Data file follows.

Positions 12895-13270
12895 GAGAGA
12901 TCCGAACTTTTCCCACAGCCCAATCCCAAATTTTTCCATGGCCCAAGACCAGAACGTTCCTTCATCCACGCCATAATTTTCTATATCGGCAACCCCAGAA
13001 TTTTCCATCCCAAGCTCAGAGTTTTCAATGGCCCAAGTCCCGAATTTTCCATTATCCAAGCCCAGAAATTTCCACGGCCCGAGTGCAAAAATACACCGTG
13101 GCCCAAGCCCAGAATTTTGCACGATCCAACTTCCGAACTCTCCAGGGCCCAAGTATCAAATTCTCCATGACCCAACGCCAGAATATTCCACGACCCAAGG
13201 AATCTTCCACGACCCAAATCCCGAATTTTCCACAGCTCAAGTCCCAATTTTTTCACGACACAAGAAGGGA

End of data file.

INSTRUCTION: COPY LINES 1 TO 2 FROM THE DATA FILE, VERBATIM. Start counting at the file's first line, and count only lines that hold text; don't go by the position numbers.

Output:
Positions 12895-13270
12895 GAGAGA